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I am very passionate about women…

… let me start this article again…

A topic that I am interested by in cinema is this idea of creating a strong female role model. Not too long ago, I talked about how much I hated the idea of a great female actress being stuck accepting roles that just want her to look pretty on camera. We have got to the point where there are some good roles out there, but they are a rarity and that’s not really good enough in my book. I have noticed a trend in female characters that are almost the role models we want and that is that the writers aren’t overly trying to make her a bad character. They are trying to make her an interesting one, but the battle of the sexes in cinema is such a bitter one, that they are crucified as characters for doing that.

Take a love interest. I think romance in a movie is good. It adds another layer to a film, making the characters a little deeper. It also adds to the stakes, as there is a clear goal to the movie, so at a script level, romance is a great thing to throw into the mix. However, as we are trying to break women away from this idea of being dependent on men, or a character designed to be a ‘prize’ to the male, rather than a character in their own right, we want to start creating female characters that don’t have this romantic liaison. Sometimes this works, like with Black Widow in ‘Avengers Assemble’, who thankfully didn’t have a romantic attachment to a male co-star. However, would ‘Elysium’ have worked if there wasn’t a romantic sub-plot between the two leads? In order to create strong female characters, you could argue that the writers need to sacrifice an element to their work.

.scarlett I am going to use Lara Croft, the gaming hero, a lot here, because, despite this being a film article, her character suits my discussion perfectly. Besides the latest game has so many cinematic qualities, it still works as a discussion about women in stories. The Tomb Raider reboot was meant to make Lara a deeper character. She was brought back to her roots and her skills with tombs were explained. However, people have argued that she has lost her feminist standing as a strong female role model. Why? Well, for one, she is seen breaking down and crying a lot in this game. She loses her friends and while the old Lara would shrug it off with a regrettable expression, this Lara feels the pain of losing her friends. In many ways, this is an accurate depiction of how a person would react in the situations that Lara is faced with. But that’s beside the point: this is not a normal woman, this is Lara freaking Croft!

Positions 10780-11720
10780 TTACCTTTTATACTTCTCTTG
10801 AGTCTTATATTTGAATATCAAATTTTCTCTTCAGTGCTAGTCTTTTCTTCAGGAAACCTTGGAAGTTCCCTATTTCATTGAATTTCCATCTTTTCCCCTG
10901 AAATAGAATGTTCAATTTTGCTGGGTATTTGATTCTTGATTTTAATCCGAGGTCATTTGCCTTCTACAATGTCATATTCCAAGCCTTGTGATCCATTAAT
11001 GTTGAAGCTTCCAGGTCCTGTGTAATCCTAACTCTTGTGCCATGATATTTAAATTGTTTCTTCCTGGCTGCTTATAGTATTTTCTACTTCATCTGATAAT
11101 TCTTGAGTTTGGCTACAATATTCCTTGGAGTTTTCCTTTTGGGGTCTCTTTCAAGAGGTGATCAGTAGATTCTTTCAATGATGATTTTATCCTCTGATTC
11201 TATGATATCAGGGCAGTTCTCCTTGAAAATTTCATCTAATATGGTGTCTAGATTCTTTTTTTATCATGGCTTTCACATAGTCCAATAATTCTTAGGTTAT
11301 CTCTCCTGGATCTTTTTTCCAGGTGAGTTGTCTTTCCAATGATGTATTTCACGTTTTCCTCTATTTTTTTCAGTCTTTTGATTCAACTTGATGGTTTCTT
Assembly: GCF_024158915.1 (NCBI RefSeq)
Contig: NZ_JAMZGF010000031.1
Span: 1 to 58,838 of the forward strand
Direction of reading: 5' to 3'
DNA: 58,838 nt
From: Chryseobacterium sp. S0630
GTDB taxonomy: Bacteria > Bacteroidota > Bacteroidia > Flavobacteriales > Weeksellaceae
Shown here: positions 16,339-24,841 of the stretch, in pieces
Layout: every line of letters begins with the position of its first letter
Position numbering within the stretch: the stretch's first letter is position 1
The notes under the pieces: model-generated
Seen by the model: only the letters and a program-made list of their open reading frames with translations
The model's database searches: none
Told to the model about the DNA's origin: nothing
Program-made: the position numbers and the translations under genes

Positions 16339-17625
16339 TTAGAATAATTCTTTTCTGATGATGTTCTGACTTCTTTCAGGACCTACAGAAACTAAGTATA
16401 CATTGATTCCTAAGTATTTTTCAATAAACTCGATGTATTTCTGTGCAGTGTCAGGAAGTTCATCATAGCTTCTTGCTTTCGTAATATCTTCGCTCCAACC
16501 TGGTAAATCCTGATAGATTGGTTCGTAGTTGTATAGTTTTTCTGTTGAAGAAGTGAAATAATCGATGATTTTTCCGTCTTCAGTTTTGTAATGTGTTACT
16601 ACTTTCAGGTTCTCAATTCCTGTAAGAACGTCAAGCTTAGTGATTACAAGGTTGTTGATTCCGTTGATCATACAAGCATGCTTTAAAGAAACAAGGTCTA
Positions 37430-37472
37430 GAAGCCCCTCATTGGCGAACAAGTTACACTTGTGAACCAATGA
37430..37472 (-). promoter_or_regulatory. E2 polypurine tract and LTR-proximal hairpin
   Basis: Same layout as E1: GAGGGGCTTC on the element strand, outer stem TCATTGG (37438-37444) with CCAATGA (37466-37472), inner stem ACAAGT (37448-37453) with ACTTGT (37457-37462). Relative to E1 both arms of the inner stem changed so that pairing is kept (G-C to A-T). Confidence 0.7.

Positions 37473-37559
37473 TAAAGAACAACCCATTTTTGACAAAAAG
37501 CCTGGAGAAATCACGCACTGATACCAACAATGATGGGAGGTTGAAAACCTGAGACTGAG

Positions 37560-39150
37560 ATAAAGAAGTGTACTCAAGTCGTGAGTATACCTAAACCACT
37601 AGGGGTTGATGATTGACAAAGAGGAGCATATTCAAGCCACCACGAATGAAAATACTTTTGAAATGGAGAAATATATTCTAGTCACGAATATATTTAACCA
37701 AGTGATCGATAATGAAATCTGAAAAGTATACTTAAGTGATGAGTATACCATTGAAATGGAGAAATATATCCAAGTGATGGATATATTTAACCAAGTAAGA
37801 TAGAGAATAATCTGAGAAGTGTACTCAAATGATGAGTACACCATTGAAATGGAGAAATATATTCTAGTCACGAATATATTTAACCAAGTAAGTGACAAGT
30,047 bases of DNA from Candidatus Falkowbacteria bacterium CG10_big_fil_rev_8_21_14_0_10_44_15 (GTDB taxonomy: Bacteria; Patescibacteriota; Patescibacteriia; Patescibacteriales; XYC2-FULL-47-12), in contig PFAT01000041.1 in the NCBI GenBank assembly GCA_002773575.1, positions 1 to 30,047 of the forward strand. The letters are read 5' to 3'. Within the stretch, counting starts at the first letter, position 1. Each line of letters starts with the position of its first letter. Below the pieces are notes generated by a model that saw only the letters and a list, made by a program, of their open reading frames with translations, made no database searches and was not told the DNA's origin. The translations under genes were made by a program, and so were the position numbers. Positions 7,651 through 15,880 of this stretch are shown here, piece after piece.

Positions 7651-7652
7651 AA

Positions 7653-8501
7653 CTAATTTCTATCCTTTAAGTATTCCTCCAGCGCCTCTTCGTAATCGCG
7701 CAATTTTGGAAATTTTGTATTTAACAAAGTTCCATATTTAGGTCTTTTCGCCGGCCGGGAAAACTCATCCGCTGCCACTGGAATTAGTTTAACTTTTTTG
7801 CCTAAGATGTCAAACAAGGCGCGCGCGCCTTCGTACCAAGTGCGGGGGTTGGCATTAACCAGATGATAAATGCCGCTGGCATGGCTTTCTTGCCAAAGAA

I know that the old Tomb Raider was, for all intents and purposes, a badly written character. In the early Tomb Raiders, she showed up at a tomb and just got on with her stuff. There was little back story. Sure, back story was added in the Keeley Hawes trilogy (is there an actual name for that trilogy or can I keep calling it that?), but her character was still pretty much the same figure. But there’s a good reason for that. Lara is more than a character, she is a symbol. I liked her as she was the one female famous fictional figure that we could just assume was a badass hero. John McClane has no back story, explaining how good he is at fighting. No one tried to explain the origins of the commando squad in Predator. If male heroes can get away with that kind of story-telling, why can’t Lara? Or because she is a woman, she needs to have everything explained, because a woman cannot simply be awesome for no reason. That would be absurd!!!